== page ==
Business Speak 3 – what a load of mallards

He said ‘To be fair…’ before everything (yet had brown hair?)
He and his colleagues were all manicured, swathed in the same homogenised pungent bodyspray.
They called each other gents (even the women.)
They swing their arms like orang-utans when they walk and this is what they said…

‘Can we have an impact response to that?’
‘Who’s core responsibility is driving that?’
‘What’s the KPI on the PPE?’
‘I may be going back twenty years, but can’t we just email them?’
‘It was two point two five, then it was two point thirdy then it was two point three five.’
‘Look. Listen.’
It was very important for this particular ‘gent’ to have all of his ducks in a row. Why did he have ducks? Why did he want them lined up? Is this hard for ducks because of the waddle factor?

To be fair, I am really not that bothered. I wonder if he talks like that at the weekend?
Rant over – going to get on with enjoying this glorious weekend.


Business Speak 2 – more gobbledygook from the world of morons

I have had a few more business speak classics thrown my way by friends and fellow bloggers. I might start a collection. Might even rebrand my blog (whatever the f@&k rebrand means?!)

Here they are. All real. All examples of the kind of gimp faced twattery the worst of us are capable of. It makes me shudder.
And why not send me some of your personal faves? I’ll post them next time round.

Boss to female colleague at bar-
‘…don’t be afraid to use all your weapons. They are yours and the customer does not know you have them.’
(It’s amazing that a pair of brogues, a yellow jumper draped over the shoulders and a senior job title can still do little to cloak the fact that he was an utter stale cod smelling smear of a man.)

‘I consciously examine my own hypotheses.’
(It’s a shame you don’t go and subconsciously throw yourself off a cliff.)

‘I will wear a ‘quality hat’ every day.’
(And substandard shoes?)

‘I track targets with a wide lens.’
(And look for my brain cells with a telephoto.)

‘I am forensic in producing data.’
(They call me the Quincy of the business world.)

I have similar feelings towards people who ‘roll’ things out.
That’s fine if it’s a ball, marbles, new carpet or dough…but ideas are not always spherical.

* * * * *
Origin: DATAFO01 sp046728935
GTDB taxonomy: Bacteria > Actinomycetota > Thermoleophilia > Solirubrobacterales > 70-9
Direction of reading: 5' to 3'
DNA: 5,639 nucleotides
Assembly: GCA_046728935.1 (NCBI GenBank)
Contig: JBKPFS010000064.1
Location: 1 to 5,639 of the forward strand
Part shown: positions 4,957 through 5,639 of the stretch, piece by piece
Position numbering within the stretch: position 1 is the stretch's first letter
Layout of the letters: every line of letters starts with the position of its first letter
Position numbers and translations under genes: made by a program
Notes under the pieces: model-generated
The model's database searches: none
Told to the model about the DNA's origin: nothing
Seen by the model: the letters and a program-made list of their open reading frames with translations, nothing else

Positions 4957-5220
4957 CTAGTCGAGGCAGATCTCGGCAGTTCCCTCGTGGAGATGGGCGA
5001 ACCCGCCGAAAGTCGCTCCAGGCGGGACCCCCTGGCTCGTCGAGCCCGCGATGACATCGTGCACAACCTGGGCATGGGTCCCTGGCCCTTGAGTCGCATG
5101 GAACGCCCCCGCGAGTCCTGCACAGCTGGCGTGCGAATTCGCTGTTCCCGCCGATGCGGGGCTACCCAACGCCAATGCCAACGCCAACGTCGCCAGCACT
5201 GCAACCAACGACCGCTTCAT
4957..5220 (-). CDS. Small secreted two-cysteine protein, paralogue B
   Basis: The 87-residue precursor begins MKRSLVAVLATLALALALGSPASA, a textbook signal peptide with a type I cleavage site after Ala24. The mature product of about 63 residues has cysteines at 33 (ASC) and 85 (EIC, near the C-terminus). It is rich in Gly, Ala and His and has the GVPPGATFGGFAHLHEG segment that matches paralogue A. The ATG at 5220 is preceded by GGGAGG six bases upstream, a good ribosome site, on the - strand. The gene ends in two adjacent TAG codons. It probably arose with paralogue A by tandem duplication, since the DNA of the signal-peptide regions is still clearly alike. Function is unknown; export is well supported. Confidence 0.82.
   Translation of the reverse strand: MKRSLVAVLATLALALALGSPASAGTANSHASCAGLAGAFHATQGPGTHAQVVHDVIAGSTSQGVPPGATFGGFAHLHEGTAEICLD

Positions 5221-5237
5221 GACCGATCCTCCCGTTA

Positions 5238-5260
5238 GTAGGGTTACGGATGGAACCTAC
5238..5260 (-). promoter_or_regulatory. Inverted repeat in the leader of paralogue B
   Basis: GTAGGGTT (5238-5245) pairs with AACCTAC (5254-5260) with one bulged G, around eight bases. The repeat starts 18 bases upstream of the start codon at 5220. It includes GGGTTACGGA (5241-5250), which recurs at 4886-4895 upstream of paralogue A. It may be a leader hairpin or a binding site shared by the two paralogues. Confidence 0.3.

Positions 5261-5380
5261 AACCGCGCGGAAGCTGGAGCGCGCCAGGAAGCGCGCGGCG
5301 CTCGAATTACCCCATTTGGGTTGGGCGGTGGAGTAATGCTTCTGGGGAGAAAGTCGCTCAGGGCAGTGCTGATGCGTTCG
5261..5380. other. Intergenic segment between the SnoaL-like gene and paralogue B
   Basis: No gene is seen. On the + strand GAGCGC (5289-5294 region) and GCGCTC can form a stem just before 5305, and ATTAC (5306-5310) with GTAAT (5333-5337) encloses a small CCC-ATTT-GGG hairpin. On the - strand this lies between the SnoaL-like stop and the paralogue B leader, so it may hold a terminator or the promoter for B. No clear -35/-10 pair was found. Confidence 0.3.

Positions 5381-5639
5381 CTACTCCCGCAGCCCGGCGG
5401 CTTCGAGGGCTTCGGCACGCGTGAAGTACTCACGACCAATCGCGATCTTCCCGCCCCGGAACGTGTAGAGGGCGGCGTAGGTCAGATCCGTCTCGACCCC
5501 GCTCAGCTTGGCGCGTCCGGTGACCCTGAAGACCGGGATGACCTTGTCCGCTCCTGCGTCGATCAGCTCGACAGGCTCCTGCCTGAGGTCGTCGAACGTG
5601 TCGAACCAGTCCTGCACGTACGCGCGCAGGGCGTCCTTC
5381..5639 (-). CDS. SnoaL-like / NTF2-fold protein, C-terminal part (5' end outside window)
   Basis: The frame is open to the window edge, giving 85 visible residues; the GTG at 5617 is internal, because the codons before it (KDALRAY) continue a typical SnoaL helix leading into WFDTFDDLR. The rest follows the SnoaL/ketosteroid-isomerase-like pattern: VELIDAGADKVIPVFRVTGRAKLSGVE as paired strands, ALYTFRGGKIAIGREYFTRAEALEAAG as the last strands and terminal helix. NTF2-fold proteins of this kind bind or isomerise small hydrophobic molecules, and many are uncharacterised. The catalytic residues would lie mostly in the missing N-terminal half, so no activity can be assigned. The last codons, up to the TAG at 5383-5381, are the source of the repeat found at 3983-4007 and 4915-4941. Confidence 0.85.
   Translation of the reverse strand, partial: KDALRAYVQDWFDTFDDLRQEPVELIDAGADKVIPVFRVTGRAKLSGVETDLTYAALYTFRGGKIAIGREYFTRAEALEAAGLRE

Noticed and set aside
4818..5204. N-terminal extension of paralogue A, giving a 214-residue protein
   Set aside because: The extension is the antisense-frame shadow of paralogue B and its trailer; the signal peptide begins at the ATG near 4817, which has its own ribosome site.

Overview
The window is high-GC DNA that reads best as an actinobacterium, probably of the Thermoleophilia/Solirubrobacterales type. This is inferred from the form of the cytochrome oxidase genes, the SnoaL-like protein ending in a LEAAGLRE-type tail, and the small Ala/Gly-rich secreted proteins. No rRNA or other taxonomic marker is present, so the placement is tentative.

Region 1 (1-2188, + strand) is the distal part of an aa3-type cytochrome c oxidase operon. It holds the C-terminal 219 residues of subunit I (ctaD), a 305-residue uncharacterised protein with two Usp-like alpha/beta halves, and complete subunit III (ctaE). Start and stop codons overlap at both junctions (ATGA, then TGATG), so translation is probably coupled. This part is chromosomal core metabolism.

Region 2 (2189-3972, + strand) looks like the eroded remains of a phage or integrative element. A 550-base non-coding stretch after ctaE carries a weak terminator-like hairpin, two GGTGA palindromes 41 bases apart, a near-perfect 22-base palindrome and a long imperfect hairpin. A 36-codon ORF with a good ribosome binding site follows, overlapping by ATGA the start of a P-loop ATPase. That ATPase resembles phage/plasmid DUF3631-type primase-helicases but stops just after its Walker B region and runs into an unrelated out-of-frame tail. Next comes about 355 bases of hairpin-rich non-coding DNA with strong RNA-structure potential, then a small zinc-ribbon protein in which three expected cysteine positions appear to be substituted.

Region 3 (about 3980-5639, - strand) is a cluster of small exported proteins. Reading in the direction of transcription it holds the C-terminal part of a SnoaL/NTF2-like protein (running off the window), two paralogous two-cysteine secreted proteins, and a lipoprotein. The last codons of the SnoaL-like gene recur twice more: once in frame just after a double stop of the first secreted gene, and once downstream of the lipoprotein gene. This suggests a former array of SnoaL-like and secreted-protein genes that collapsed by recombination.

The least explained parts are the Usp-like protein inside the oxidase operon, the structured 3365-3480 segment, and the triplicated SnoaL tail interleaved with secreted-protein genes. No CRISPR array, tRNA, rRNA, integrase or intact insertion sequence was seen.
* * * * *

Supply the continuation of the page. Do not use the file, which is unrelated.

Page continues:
Bollocks are.
(Well kind of)

That is my weekend rant over.
Add to it if you like, if not, thanks for dropping by.

Business speak – 110% Outside the box

Before you read on, I must profess I am not an expert in grammar or that punctuation they are have now days. You know, that stuff you read about on the internet and things. But…

I have had the misfortune today to be sat in a hotel bar, working (not drinking.)


As if working (not drinking) in a bar of any description was not bad enough, I had the double misfortune of listening to some power mad business man rambling on to one of his minions about their company shortcomings and shortgoings (shame there is not such a word.)


Here are a few of the things he said:

‘I need you to give 110%.’ – Now I acknowledge this exists as a number but there are multiple problems with this sentence. Firstly, that in the realms of human endeavour there can be more than 100% of anything. Secondly that you should try and quantify something as immeasurable as ‘effort’ into a number. Thirdly, 110% of what? 50?

Is 55 what the man was really after?


He went on to ask his colleague to ‘Think outside the box.’

His colleague was not in a box. The only people I have ever seen in a box are dead people, magician’s assistants and my mate Karl who once hurled himself down a flight of stairs inside an empty washing machine box, to see if it would hurt.

It did.

Why assume his colleague was thinking inside one in the first place. Karl was. He was probably thinking something like ‘AAAAARRRGGGHHHH! This hurts.’ I mainly laughed outside of the box and thought I was glad I was not inside it.

Though I did have to give it a try after. 

At times when his colleague was providing him with some box free thinking, he would answer his mobile phone mid-sentence and then call whoever was on the other end ‘buddy’ with a slight American accent. Was he being called by Americans and trying to emulate their friendliness and cadence? Had he told a potential client he was American in order to win a large transatlantic contract with a multi conglomerate box manufacturer? Was the person who telephoned called Buddy AND Dave, the two names he used whilst he was on the phone?


When he was talking he began lots of sentences with ‘obviously’ too. A redundant word. I mean, if it is obvious, why say it? 


He was ‘going forward’ quite a bit too. Going backwards or sideways was not an option with this man. Or up. And he did not mention the velocity of travel either, or which way he was facing. I mean, one man’s forward can be another man’s backwards.

He proclaimed ‘to be honest’ in front of some of the things he said. The rest, OBVIOUSLY lies.

But the one that got me the most (and I am not flawless in my command of the English language. I have been known to begin a sentence with but, or forget to close brackets…. the worse thing he said, most often repeated was;

‘with regards to’

What’s wrong with ‘about’? Eh?